Wednesday, August 12, 2009

11 august

evaluating a software/courseware. it is important for teacher to eavluate a software/courseware before using it in classroom. is it practical enough to be used? is the content relevant and aligned with the curriculum and syllabus? here are some of the criteria that a teacher should look for in choosing the correct software/courseware

Software criteria
1. Curriculum details should consider whether:
  • the program meets curriculum goals
  • the software/CD-ROM package is the most appropriate way to meet these curriculum goals or is a supplementary resource
  • there is potential for classroom activities to be developed from the package
  • the content is appropriate

2. Learner details should consider whether:
  • the resource improves students' knowledge and skills
  • the learner requires prior knowledge
  • the package encourages the learner to:
- think
- question
- research
- solve problems
- interact with others

3. Teacher details should consider:
  • whether the package enhances the teaching & learning process
  • the level of preparation required to use the package effectively
  • the teaching/learning styles addressed
  • the usefulness for single/groups of students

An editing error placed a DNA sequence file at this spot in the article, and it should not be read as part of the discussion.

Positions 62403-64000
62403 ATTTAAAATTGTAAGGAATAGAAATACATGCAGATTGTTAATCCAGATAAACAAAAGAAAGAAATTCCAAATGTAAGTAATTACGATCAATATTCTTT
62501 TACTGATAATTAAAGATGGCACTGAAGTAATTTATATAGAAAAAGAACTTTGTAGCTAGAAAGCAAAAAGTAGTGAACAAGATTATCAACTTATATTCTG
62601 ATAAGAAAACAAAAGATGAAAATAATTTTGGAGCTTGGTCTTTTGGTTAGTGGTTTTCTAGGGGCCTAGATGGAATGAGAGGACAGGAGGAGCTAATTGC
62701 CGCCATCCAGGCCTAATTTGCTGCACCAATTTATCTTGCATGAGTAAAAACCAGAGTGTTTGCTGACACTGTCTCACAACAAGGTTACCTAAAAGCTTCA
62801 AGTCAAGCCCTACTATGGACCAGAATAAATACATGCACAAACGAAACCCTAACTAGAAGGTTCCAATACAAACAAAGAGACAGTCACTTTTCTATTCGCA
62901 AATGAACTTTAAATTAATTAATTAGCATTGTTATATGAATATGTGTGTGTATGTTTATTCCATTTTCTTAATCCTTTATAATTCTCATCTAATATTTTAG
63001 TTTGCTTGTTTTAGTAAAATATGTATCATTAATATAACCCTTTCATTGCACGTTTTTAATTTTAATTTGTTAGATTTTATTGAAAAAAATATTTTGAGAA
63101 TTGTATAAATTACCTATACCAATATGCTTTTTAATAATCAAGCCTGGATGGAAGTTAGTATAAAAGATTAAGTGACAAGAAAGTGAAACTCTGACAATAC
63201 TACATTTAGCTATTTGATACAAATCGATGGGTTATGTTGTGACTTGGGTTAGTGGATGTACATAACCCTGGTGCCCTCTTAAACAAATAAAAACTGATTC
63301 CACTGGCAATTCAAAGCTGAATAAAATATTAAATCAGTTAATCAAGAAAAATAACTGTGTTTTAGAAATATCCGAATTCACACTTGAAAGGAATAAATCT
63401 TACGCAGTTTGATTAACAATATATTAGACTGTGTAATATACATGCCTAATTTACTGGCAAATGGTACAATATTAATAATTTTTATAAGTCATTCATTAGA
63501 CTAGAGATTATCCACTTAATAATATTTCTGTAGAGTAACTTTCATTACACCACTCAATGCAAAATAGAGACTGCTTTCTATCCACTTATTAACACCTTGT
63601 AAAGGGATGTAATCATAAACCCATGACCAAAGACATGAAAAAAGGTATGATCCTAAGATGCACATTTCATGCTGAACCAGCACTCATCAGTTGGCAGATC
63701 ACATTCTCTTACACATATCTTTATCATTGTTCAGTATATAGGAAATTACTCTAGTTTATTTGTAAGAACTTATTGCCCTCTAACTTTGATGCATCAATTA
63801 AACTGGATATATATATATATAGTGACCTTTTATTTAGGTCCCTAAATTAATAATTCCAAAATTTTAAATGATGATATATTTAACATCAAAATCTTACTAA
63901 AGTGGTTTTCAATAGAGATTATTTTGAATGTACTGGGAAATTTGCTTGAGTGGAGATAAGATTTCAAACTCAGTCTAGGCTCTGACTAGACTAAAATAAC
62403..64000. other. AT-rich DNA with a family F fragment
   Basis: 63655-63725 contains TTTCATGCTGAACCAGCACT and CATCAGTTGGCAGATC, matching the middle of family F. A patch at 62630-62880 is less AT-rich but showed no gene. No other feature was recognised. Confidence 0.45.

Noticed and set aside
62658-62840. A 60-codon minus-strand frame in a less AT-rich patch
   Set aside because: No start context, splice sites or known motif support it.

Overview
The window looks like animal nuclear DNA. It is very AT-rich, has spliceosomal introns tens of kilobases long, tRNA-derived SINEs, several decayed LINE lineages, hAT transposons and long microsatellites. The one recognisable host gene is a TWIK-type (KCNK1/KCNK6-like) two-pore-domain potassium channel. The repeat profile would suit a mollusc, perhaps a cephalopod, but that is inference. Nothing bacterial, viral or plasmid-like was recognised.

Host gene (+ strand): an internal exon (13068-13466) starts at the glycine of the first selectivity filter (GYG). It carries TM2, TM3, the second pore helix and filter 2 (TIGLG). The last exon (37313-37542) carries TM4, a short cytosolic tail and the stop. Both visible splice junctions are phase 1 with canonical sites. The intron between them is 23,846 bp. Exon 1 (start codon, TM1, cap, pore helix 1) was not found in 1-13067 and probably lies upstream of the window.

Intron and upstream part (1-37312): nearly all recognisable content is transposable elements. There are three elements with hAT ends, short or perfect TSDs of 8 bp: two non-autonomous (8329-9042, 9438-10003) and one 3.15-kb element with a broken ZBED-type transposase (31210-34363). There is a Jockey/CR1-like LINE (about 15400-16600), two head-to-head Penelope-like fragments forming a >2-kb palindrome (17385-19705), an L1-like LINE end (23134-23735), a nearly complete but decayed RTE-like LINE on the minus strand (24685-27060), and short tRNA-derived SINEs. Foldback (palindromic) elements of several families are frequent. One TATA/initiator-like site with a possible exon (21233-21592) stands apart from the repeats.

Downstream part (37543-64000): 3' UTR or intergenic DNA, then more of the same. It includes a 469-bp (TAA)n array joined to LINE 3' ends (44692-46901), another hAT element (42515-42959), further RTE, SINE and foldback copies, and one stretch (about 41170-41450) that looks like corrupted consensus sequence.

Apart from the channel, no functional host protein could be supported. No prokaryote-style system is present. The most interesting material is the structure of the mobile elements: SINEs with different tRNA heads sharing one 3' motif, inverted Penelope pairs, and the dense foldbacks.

• whether inter-activity, if applicable, adds value to the product/program

4. Technical details should consider whether:
  • adequate help is available on screen and in the manual
  • the program is easy and reliable to use
  • the program is easy to learn
  • the screen display is of an acceptable quality
  • links between screens are logical
  • the inter-activity (where applicable) adds value to the medium

Characteristics of Educational Software
1. Plain and simple interface
  • Are the key screens well-designed, and can students move from one activity to another?
2. Meaningful, but not fancy, graphics
  • Graphics are only valuable if they support the educational intent. Or else, they're a distraction.
3. Easy exits
  • Most software contains far more information than a student can process.
  • Make sure it's easy for the student to exit a specific task—or even the entire program—before frustration sets in.
4. Intelligent interactivity
  • Drag-and-drop ability and other things that require students to do something can enhance interaction and retention of information greatly.
5. Speed
  • Students have short attention spans and enjoy fast-paced video games and television shows.
  • Slow educational software will lose them, especially for schools that do not have superfast internet connections.
6. Feedback loops
  • Good educational software provides some type of feedback to students and teachers that indicate a student's progress.
  • This information should be in an easy-to-understand format, such as bar graphs.
  • Some software packages also may return the student to information on the topic with which he is struggling
7. Information vs. instruction
  • Multimedia dictionaries and other reference materials are useful, but they are not educational by themselves.
  • They must be used within a planned curriculum to achieve specific goals.
  • Teachers will need to supply the interactivity to draw out the best use of these types of resources.

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